Thousands of students elected 52 senators to SGA last spring, including the 1,179 off-campus students that put me in office. Of those 52 elected senators, only 10 voted to support the election packet in Tuesday’s special senate session. This illustrates the turnover senate has seen this year.
The attrition in senate can be traced to the toxic election cycle last spring that has spilled over into all branches of SGA. Despite calls for election reform, the packet passed without fundamental changes by a vote of 28 in favor, 18 against and two abstentions.
Nine senators were absent without a proxy and the three senate vacancies at the time allowed this packet to pass with a plurality, not majority, of what is supposed to be a 60-person body.
Not enough was done to address issues of access and transparency in the election process. In good faith, the Election Commissioner added non-monetary donations for candidates with less financial means.
I supported this effort, but believe more needs to be done. Using logic that was inconsistent at best and irrational at worst, certain colleagues argued against a $140 spending limit for all individuals, including candidates. They claimed it would hurt low-income students.
As a result, the senate ignored the significant investment often needed to fund a successful party. Last year for example, the current SGA President and Vice President each wrote a $1,500 check to kickstart their campaign.
Under the current rules, that process makes complete sense. I ran with their campaign; however, I strongly disagree that this model is ethical or accessible to the vast majority of UT students.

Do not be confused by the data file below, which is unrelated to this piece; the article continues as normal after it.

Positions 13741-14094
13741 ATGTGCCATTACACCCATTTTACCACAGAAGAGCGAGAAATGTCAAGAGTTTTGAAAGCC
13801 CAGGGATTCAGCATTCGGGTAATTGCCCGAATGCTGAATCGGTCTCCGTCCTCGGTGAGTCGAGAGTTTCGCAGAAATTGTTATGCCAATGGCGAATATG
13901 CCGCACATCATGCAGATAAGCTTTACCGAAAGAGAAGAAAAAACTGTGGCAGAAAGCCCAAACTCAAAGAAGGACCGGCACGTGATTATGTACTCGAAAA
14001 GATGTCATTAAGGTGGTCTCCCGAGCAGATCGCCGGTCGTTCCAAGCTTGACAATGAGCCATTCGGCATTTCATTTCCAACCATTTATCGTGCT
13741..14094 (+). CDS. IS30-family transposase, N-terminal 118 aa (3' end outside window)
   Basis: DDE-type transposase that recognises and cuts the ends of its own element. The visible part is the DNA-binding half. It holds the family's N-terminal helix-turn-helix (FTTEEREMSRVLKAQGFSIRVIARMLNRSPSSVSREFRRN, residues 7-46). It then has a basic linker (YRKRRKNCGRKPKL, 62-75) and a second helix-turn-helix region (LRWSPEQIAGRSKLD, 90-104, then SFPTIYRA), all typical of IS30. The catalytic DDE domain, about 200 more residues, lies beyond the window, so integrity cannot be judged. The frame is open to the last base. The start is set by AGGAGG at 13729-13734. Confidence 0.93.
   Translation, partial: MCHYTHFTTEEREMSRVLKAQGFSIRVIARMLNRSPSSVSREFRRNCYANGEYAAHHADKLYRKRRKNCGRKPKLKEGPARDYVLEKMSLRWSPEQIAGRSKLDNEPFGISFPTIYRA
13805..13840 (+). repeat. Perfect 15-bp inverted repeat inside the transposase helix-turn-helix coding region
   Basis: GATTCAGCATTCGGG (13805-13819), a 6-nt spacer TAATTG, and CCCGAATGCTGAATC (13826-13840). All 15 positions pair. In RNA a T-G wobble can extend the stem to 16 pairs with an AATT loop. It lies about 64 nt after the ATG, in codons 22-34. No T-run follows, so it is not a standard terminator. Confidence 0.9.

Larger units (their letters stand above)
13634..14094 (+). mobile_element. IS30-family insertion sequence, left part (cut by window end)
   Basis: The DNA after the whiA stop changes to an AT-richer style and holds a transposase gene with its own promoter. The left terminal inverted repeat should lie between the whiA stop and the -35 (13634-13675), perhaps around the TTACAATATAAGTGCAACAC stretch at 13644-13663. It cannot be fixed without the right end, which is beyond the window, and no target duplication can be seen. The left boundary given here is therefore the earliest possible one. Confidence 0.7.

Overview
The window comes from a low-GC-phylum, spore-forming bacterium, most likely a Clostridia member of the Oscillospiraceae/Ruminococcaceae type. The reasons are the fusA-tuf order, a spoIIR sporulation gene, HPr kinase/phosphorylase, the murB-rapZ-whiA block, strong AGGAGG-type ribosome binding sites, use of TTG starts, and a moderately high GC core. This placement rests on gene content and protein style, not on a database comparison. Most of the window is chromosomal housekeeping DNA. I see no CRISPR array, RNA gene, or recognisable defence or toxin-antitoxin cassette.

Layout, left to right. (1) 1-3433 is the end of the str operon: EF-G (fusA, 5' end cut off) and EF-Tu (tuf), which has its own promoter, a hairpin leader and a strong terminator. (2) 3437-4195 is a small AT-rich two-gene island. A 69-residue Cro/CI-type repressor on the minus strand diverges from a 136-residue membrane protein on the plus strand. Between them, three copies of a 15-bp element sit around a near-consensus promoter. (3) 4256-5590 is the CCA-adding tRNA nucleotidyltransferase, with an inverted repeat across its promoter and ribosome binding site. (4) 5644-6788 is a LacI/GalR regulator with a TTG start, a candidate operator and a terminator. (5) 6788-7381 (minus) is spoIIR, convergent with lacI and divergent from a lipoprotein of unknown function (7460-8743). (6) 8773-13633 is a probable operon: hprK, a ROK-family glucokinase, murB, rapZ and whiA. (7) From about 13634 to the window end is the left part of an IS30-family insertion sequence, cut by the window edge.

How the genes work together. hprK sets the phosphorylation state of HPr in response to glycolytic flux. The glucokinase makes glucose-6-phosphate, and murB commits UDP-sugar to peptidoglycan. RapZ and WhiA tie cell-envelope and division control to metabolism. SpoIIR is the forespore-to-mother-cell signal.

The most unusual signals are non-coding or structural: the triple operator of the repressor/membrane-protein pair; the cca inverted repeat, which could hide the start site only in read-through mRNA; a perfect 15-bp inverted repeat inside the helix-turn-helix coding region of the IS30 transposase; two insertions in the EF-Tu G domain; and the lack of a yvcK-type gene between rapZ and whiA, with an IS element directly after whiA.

Until we change the rules, the outcomes will remain the same. Elections will increasingly be about who has the most food, the best Instagram and the flashy policy that nobody believes is achievable.
There is a huge difference in the values SGA exposes and the actions it takes to engage students, and that begins with the election process. Until we make the process more accessible and transparent, SGA will continue to be an echo chamber.
Campaigns are restricted as much as possible from engaging one-on-one with students in meaningful ways.
Most of your representatives will be completely out-of-touch with the students they pass on the way to class. Most Vols will continue to be overwhelmed the day social media drops, and suddenly their Insta stories are bombarded with confusing information about some SGA thing.
SGA will host an interest meeting on Thursday, Feb. 20 for students, but campaigns have already formed. In fact, campaigns can have partisan interest meetings directly after the non-partisan meeting.
Again, no one running is at fault for following the rules, but the rules need to change. Before the April 6 election, I encourage you to seek out candidates that are honest about the state of SGA, passionate about the needs of all students and committed to changing the status quo.
I will not be running for re-election because I am part of the problem. For the last three years, I have been entangled in the drama and toxicity of SGA, failing to get anything meaningful done. I continue to value student voice and active representation but no longer believe SGA is the medium to accomplish that.
If you are interested in this process, I encourage you to explore it. If you are new to this and believe you could do well, I encourage you to take that leap of faith and run. The organization and UT need people like you. Whether you are involved in SGA or not, I compel you to participate in things that bring you joy, anything less is a waste of your time.
Wesley Smith is a junior in the College Scholars Program. He can be reached at firstname.lastname@example.org.
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